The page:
Publishers Weekly labelled 2312 a ‘A challenging, compelling masterpiece'. While I think ‘masterpiece’ may be pre-empting its on-going cultural and historical relevance, 2312 is both challenging and compelling.
As the title suggests the novel is set 300 years from the future of its publication date. With 2312 Robinson gives us what many “hard science” science fiction fans consider to be “real” science fiction - an idea or ideas explained, a future imagining to be marveled at for its vision, its sense of hope and its scientific plausibility.
Historically, character and plot in this kind of work tended to be secondary, a feature which wouldn’t float with today’s audience who have come to expect more involved plots and well rounded characters.
Thankfully, Robinson gives us a little of everything; epic ideas(the future setting and cultures of our solar system), compelling characters and an intriguing mystery.
The StoryThe nature of 2312 makes it difficult to sum up adequately in one or two enticing paragraphs. Sketching the narrative for the reader will not give you a true glimpse of what Robinson has provided, for 2312 is as much about humanity and future history as it is about the central protagonist Swan Er Hong.
Swan is a long lived spacer of altered gender - by 2012 our concept of binary sex and gender has blossomed into a myriad of wonderful possibilities. Once a designer of Terrarium’s (a cross between a transport, culture capsule and bio-ark) she has settled on Mercury as a artist, with her mentor Alex.
Swan resides in the city of Terminator which is chased by the sunrise and pushed along on rails that swell and expand with the Sun’s rays. Alex’s death is the first event in what grows to become solar system changing crisis - a mystery that Swan and former colleagues of her mentor must unravel before catastrophe strikes.
The Grand TourAnd so what proceeds is somewhat of a tour of the solar system as Swan and the others dig into this mystery. From a failed Earth, with its flooded shorelines and billions of poor, to surfing in the rings of Saturn.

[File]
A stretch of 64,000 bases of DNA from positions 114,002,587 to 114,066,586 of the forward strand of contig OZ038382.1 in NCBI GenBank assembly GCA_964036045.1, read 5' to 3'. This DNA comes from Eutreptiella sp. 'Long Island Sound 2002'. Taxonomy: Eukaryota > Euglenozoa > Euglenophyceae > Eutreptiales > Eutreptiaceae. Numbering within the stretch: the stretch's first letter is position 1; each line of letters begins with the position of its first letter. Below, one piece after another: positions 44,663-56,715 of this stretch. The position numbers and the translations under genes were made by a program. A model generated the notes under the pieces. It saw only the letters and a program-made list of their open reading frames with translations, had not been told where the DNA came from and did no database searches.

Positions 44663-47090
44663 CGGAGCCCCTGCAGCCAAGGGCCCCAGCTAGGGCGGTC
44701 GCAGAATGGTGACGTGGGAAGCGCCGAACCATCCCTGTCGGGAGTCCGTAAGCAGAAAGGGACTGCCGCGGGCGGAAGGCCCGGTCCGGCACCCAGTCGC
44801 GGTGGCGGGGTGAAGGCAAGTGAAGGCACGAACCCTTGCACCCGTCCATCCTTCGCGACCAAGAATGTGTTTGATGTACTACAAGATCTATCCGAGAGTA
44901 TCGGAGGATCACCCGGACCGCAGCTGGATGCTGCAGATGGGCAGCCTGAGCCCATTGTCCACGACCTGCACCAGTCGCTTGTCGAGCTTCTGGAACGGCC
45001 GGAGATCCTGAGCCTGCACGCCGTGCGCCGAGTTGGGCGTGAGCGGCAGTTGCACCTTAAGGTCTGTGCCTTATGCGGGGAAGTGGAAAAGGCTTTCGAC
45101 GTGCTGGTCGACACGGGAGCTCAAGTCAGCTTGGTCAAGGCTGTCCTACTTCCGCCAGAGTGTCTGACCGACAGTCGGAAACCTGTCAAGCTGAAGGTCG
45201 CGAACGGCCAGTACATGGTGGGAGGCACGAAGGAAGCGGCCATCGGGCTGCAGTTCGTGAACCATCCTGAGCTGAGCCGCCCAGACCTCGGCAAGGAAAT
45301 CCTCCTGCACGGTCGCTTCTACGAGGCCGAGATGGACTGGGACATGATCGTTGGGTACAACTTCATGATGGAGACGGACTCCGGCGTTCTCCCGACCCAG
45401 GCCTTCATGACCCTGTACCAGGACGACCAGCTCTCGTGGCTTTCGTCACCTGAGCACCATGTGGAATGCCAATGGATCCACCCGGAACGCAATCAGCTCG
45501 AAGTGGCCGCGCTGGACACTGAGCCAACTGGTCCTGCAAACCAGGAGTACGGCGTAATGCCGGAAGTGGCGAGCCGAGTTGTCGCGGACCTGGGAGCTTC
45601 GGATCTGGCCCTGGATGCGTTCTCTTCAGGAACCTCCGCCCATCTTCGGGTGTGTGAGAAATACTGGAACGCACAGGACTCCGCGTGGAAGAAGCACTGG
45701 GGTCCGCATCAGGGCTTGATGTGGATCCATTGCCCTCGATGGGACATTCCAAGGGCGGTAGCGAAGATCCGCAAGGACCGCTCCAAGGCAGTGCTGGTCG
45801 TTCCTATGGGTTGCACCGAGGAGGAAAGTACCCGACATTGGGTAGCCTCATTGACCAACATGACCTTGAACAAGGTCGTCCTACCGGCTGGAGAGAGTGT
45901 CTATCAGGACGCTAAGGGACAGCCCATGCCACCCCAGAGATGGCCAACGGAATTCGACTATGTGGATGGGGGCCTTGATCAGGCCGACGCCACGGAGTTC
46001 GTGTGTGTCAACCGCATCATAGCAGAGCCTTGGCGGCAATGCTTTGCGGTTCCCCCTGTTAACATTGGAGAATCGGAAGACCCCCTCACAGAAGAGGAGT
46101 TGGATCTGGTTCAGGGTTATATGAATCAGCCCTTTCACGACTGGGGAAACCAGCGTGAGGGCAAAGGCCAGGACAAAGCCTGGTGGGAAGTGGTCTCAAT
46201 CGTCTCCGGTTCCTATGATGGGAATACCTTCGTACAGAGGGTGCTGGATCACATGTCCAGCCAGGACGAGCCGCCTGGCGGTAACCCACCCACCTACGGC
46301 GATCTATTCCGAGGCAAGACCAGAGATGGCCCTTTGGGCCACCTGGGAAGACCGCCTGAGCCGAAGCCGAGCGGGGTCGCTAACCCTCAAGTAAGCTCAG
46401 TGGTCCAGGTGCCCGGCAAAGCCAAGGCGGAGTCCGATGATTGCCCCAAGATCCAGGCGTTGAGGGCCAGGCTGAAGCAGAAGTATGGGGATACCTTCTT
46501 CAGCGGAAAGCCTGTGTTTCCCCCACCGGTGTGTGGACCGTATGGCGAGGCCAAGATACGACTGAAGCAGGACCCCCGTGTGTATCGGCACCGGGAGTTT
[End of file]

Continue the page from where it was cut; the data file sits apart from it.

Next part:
I was reminded very early on of a children's book called, The First Travel Guide to the Moon, in which the author outlines what the reader will be able to do when the moon is colonised.
2312 manages to evoke a similar sense of wonder, albeit for an adult palate. The narrative is engaging and you come to love and be concerned for Swan and her friends. The mystery encourages the reader to postulate solutions themselves, to guess the perpetrator before the reveal.
All the while, however, Robison lays out the future for us to see and to be inspired by. He does this through the narrative, by revealing aspects of characters, their histories and their work and by presenting Dos Passos-like 1 extracts and lists from unidentified sources, that act to further inform the reader of the “world” of 2312. Indeed sometimes they read like snippets of data culled from the radio waves but the collage works to build a sense of a wider “world” outside of the narrative.
A fine wineThis is the first Robinson that I have read and other commentators have remarked that this is Robinson doing what he does best. I liked it and I felt pulled along by both the story and the setting at different times.
It’s not a book that will set your heart racing, though the narrative holds its own. It is however, the sort of book that should fire synapses in your imagination.
Enjoy this like a quality wine- enjoy the look, feel and taste of 2312 .
This book was provided to me by the publisher at no cost.
1I am indebted to academic Gary K Wolfe for this term, which describes the interleaving of chapters of narrative, with fictional histories, extracts, artefacts, newspaper stories that act to generate a sense of a greater world separate but enclosing the narrative. Brandon Sanderson used this to good effect in Alloy of Law. For the origin of the term go here↩
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